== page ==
4. Getting the Immaterial from Physical Matter. If nothing was able to produce everything, non-life was able to produce life, and chaos was able to produce order the atheistic worldview would still encounter an insurmountable obstacle. No matter how organized, it is impossible for physical material to produce the immaterial realities of human consciousness. Our morality, beliefs, desires and preferences all exist outside of mere physical matter.
Kraby is making a pretty big claim here without providing anything to support it and it’s just flat out wrong. Our morality, beliefs, desires and preferences certainly do not exist outside of mere physical matter. They’re all contained within the human brain along with the rest of your personality. This is easily provable by studying people who have had a traumatic brain injury. There are literally thousands of documented cases of people developing whole new personalities, beliefs, desires, and preferences after brain injuries. Sometimes the changes are minor and sometimes they result in what could be said to be an entirely different person depending on how much damage there is and where in occurred. Passive people become violently aggressive (and vice versa), chaste can become hypersexual, introvert can become extrovert. One of the most famous examples is Phineas Gage whose personality changed dramatically after a tamping rod was propelled through his brain in an explosion. Even your beliefs can be changed by a TBI.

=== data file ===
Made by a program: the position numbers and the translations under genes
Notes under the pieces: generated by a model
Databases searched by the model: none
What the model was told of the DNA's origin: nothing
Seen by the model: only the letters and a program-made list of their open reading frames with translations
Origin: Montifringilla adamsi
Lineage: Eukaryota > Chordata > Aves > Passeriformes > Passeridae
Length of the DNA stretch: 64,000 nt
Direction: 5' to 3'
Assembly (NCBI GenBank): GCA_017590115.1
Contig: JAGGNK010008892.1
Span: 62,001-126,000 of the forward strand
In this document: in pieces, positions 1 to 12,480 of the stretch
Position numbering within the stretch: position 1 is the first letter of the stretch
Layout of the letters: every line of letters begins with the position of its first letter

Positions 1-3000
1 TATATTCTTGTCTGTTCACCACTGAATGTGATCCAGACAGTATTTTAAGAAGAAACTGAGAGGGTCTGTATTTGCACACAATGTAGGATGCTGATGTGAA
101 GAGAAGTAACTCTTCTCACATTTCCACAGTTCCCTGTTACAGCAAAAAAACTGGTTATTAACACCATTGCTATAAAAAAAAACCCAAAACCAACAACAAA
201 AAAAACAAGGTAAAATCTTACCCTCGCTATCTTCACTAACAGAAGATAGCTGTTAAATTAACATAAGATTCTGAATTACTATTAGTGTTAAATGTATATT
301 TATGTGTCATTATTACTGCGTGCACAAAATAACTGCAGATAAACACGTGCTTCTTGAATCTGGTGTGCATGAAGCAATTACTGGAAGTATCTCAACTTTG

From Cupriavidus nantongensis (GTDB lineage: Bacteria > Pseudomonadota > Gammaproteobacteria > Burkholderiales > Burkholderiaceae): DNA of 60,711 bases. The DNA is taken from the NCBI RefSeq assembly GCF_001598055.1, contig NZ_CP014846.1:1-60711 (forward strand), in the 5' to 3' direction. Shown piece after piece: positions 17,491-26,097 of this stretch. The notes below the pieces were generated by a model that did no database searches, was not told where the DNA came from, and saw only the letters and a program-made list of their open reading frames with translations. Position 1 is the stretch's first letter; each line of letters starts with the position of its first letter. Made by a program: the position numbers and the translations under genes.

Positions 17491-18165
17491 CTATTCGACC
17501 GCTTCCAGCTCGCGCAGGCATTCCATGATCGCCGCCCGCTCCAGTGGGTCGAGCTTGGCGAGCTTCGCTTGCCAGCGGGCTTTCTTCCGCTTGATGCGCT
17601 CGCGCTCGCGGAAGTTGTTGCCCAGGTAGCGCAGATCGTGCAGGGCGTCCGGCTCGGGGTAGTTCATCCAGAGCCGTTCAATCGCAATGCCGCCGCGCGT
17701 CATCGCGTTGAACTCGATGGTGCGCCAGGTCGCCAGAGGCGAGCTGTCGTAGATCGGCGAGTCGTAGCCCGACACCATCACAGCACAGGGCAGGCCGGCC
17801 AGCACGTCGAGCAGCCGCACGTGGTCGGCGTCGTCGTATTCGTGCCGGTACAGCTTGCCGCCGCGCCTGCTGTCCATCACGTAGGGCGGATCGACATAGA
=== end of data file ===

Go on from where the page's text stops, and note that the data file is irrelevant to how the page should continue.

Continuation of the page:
“You” do not exist outside of the confines of your brain and you can even change your personality without a TBI. Drugs are a common way to modify your personality in major and minor ways. People drink alcohol because it lowers inhibitions which results in them taking risks they probably wouldn’t if they were sober. Drug abuse can permanently alter your brain chemistry and, thusly, who you are.
Kraby concludes his little essay with the following claim:
Each of these examples go against the natural order and could be labeled as miracles. Naturalistic worldviews such as atheism, evolution, and neo-Darwinism regard this evidence for God with what Dawkins would certainly consider an unscientific approach: each item must be taken on faith.